If you just wanted to insert some text (not the content of a file), it's similar:

for f in ./*.txt; do
ed -s "$f" <<\IN
.t.
?[kK][eE][yY][wW][oO][rR][dD]?-1 s/$\
some_text\
more_text\
last\\_\&_line
$d
w
q
IN

Replace w with ,p to see what it does without modifying the files.
Note that backslashes, ampersands and delimiters have to be escaped in the RHS of a substitution. The same applies to newlines, except the last one.
How it works ? Well, duplicate the last line, search for your keyword backwards, insert the text or the content of the file before that line, delete the duplicated last line, write, quit.


Sure, if you don't need to edit those files in place and just want to print the modified versions, like Zanna does, you don't need arcane text editors with a syntax from another age... You can do it with a single sed invocation - and because Wildcard kindly reminded me that in this family of editors there's a dedicated command to insert text before a match let's use that and some branching:

sed -s '1{h;$!d;b end
}
/keyword/I{H;$!d
}
//{x;p;$!d
}
:end
${x;/keyword/Ii\
some_text_here\
more_text_here\
and_a\\_backslash
}' ./*.txt

This only works with gnu sed though... with other seds you'll have to run a loop (this time without the branch part so as to have a blank line between each file content):

for f in ./*.txt; do
sed -s '/[kK][eE][yY][wW][oO][rR][dD]/{H;$!d
}
//{x;p;$!d
}
${x;/[kK][eE][yY][wW][oO][rR][dD]/i\
some_text_here\
more_text_here\
and_a\\_backslash
}' "$f"
done

As you can see even with insert, one still have to escape backslashes and newlines (except the last one). Other than that, it's simple: it just accumulates lines in the hold buffer and exchanges when encountering a match; on last line it exchanges again and inserts the text before the match, if any.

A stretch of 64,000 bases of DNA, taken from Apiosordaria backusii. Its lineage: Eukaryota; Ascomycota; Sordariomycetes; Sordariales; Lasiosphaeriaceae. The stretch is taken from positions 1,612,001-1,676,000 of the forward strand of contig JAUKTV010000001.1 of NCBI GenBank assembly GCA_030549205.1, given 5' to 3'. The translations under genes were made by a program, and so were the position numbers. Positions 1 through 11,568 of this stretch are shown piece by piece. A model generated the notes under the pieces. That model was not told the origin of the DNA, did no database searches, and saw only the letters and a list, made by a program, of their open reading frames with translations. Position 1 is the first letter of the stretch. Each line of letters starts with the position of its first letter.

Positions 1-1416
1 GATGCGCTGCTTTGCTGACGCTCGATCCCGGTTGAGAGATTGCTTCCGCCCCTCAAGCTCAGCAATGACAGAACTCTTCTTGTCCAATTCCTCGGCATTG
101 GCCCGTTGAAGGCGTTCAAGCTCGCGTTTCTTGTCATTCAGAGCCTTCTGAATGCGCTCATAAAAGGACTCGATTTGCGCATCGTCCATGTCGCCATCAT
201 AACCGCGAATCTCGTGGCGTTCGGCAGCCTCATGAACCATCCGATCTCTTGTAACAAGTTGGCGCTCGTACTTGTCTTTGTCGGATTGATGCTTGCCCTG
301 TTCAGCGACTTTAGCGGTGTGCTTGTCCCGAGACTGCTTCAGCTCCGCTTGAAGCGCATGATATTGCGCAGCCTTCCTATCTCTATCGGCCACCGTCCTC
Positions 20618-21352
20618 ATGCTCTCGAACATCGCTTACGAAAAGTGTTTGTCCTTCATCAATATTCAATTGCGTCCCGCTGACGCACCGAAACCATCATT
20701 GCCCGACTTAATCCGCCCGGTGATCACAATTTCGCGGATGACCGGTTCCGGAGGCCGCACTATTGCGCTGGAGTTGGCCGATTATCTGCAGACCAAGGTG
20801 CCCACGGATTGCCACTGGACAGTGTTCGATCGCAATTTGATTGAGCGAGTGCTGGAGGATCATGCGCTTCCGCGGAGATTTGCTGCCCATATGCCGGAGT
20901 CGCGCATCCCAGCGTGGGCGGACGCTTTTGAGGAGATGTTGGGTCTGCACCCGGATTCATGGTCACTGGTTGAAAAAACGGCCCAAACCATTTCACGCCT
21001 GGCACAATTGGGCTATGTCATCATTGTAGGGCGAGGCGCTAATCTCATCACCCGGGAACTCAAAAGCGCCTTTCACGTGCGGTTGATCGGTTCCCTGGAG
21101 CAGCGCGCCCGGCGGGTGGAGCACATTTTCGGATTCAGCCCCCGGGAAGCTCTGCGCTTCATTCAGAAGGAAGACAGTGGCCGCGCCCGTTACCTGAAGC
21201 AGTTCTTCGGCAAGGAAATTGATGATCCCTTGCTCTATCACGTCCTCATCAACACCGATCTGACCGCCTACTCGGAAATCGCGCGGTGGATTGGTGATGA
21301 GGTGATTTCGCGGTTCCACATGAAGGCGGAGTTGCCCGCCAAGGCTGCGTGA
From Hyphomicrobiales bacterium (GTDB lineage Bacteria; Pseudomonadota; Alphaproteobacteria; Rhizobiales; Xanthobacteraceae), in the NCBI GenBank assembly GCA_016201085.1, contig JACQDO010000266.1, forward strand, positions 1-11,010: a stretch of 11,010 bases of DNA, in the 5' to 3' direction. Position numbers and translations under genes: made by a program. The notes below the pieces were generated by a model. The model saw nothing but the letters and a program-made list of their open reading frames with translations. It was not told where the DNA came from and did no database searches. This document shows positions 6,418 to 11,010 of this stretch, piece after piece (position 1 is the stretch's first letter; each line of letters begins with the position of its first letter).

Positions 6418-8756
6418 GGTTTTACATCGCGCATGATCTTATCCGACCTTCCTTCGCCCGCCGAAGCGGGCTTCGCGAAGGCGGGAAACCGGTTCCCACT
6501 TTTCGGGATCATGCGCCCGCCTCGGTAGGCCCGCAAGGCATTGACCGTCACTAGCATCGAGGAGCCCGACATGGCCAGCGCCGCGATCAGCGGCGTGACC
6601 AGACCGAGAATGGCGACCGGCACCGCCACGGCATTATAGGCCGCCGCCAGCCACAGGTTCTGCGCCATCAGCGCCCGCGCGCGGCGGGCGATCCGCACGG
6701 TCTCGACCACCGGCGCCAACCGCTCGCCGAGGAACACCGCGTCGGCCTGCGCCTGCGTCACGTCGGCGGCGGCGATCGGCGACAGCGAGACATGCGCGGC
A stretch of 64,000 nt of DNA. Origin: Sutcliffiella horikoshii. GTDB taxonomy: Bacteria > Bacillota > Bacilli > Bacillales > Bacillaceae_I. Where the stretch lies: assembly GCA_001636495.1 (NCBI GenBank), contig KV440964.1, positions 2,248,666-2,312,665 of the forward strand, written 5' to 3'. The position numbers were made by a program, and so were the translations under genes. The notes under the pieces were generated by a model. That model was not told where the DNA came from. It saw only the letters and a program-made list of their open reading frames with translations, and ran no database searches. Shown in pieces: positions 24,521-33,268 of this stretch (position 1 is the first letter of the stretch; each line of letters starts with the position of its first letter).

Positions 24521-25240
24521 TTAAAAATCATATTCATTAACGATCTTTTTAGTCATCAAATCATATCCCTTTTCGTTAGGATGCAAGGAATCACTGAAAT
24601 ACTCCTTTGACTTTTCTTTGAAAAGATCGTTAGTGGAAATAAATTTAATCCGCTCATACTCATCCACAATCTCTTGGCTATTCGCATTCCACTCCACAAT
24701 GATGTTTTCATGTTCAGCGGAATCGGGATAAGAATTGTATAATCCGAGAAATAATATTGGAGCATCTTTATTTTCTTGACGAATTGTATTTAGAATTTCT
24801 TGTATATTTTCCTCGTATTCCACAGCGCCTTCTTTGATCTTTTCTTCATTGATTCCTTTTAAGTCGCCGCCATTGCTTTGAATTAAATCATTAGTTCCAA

• ex is much simpler. Although I see that ed has the "insert" command also. Using the s command here makes things more complicated than insert, because it requires special character escaping. (Why not just use "insert"?) Also, does ed not have the compound address feature that I use in my ex answer ($+?regex?i)? – Wildcard Jan 20 '17 at 19:21
  • 1
    @Wildcard - why not use insert... well, that's a good question buddy... This may sound really retarded but... I don't have an answer :) – don_crissti Jan 20 '17 at 19:24
2

If you have tac and GNU sed you could use

$ tac file | sed '0,/searchword/I s/.*searchword.*/&\nNEWLINE_3_ADDED\nNEWLINE_2_ADDED\nNEWLINE_1_ADDED/I' | tac
SearchWord abc defgh
SEARCHWORD abc1234
NEWLINE_1_ADDED
NEWLINE_2_ADDED
NEWLINE_3_ADDED
sEarchWord abcd
sometext 1
sometext 2

Explanation

  • tac print out the file backwards
  • 0,/pattern/ operate on first occurence of pattern only
  • I case insensitive search
  • s/old/new/ replace old with new
  • .*searchword.* match the whole line containing searchword
  • & the whole matched pattern in replacement
  • \n newline

Maybe more readable:

tac file | sed '0,/searchword/I s/.*searchword.*/&\
NEWLINE_ADDED_3\
NEWLINE_ADDED-2\
NEWLINE_ADDED_1/I' | tac